Friends of the Earth Scotland wants pavements and cycle lanes to be expanded to allow better social distancing
Campaigners are calling on local authorities to introduce temporary traffic management measures to allow people to comply with social distancing rules.
Friends of the Earth Scotland has suggested councils should take inspiration from cities such as Berlin and New York - and countries such as New Zealand - which have introduced measures to expand cycle lanes and widen pedestrian areas while traffic levels remain low.
The charity wants to see the Scottish Government and local authorities follow these international examples and close currently unused lanes to motor vehicles. Campaigners argue that, with fewer cars on the road but people struggling to maintain two metre distance on pavements and in existing cycle lanes, this space could be used by those getting exercise, volunteers delivering food and by key workers commuting.
The campaigners have said there is nothing legally stopping local authorities making these changes. Data from Cycling Scotland has shown that there has been positive growth in cycling numbers across Scotland whilst road traffic has plummeted.
Friends of the Earth Scotland air pollution campaigner Gavin Thomson said: “We are all doing our best to socially distance to protect ourselves and others. However, it is very difficult to pass someone on a pavement and remain two metres apart; one of you has to walk on the road or you have to breach the guidelines. This is a particular issue when more people are walking, running, and cycling outdoors to get exercise, and for those key workers travelling to and from vital jobs.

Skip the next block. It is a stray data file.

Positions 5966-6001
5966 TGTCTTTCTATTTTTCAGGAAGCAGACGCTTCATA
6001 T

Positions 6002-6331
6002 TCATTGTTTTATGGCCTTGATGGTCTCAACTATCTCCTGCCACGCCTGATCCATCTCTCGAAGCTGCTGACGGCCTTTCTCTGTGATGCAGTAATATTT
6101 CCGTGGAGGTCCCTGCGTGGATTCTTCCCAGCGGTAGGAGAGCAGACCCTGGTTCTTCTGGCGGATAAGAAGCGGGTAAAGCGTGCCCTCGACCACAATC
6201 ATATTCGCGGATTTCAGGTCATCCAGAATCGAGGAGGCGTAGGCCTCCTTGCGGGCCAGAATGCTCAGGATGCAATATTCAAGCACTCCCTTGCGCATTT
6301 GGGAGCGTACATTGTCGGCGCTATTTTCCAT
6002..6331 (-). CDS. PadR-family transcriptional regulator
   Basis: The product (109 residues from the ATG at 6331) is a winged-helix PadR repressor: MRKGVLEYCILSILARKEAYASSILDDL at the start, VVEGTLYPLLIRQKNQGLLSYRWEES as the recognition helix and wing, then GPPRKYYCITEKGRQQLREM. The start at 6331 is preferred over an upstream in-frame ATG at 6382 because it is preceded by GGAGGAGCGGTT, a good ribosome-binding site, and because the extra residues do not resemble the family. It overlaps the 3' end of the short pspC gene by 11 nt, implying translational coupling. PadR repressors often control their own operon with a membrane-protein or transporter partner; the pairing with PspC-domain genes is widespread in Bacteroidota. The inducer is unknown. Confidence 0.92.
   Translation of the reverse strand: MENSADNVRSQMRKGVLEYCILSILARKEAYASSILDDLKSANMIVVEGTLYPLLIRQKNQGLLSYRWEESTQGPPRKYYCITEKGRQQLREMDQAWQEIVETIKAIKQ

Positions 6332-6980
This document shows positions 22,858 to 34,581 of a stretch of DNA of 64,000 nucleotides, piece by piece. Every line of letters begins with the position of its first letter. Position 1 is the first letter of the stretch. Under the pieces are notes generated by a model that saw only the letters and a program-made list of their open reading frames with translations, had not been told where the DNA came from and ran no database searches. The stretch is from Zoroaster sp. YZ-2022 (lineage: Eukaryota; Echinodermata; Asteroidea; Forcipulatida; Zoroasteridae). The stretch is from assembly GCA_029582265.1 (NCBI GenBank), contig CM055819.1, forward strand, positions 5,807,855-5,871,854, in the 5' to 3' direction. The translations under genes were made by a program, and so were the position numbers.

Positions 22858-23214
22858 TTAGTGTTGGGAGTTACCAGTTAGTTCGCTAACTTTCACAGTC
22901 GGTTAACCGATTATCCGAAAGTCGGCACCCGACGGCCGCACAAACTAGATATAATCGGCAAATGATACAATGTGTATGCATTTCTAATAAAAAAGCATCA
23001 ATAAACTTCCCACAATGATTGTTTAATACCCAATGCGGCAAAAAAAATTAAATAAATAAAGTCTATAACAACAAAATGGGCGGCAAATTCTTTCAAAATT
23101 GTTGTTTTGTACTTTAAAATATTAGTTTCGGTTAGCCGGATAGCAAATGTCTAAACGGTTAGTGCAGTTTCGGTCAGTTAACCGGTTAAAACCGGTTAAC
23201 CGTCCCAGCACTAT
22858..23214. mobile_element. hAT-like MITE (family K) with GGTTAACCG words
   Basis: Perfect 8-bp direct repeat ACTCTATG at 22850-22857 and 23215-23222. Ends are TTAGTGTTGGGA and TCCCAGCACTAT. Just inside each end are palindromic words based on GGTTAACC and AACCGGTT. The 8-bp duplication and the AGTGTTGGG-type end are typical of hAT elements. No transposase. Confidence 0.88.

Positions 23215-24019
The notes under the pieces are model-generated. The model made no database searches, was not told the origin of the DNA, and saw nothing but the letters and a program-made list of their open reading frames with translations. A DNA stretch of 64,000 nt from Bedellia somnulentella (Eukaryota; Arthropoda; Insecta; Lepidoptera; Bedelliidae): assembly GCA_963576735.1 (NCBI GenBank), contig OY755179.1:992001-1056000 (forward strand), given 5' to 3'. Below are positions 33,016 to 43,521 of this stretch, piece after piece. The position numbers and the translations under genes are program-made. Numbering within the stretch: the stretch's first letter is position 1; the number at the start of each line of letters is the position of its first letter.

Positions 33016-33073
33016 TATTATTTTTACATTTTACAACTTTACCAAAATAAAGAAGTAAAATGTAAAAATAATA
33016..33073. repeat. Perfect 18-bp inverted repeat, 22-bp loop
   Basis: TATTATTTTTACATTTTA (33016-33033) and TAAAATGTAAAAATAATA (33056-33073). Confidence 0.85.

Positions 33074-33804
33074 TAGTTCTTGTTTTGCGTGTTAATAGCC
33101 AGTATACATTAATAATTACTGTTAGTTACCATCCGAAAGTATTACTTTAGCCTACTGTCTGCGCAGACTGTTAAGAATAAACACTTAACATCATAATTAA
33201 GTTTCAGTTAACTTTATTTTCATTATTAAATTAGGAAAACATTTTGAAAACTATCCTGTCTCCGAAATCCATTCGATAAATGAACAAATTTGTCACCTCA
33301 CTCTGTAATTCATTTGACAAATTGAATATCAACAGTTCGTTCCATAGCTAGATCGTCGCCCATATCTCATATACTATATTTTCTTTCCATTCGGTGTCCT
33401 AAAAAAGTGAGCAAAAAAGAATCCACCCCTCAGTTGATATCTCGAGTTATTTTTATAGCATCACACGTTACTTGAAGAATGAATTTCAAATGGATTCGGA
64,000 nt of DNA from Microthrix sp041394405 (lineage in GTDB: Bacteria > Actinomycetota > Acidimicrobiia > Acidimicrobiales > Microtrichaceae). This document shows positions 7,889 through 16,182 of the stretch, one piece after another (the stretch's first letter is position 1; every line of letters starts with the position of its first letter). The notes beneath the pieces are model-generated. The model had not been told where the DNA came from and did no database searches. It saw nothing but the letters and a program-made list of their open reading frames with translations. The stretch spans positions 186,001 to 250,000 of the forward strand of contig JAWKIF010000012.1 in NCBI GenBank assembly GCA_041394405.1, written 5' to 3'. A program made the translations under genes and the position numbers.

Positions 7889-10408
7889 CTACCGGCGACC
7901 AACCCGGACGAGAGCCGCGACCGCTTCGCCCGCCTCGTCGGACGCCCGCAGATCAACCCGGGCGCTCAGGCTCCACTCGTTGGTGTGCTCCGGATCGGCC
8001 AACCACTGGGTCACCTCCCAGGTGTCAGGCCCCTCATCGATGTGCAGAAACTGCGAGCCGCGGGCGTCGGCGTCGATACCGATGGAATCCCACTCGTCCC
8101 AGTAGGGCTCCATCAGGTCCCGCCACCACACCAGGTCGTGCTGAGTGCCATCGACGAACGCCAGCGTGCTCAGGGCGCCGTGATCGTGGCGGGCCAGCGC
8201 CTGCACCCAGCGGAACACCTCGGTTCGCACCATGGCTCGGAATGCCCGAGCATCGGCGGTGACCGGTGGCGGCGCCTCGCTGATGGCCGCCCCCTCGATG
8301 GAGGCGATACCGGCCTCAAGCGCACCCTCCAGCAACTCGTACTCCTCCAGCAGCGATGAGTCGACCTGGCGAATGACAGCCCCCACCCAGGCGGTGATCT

“The challenges presented by this shutdown include the lack of public space, particularly in our built-up areas. With traffic at very low levels for the foreseeable future, road space could be temporarily re-allocated, giving more space for pedestrians and cyclists. Our pavements are too narrow for social distancing. Around the world, we’re seeing great initiatives from councils and governments quickly unlocking space for distancing, such as expanded cycle lanes, space for pedestrians on roads, and parks closed to through-traffic.
“Councils are obviously under enormous pressures during this period and we thank them for the work they are doing. We hope Scottish Government can support councils, as soon as possible, to bring in measures which will create more public space for people to socially distance safely.”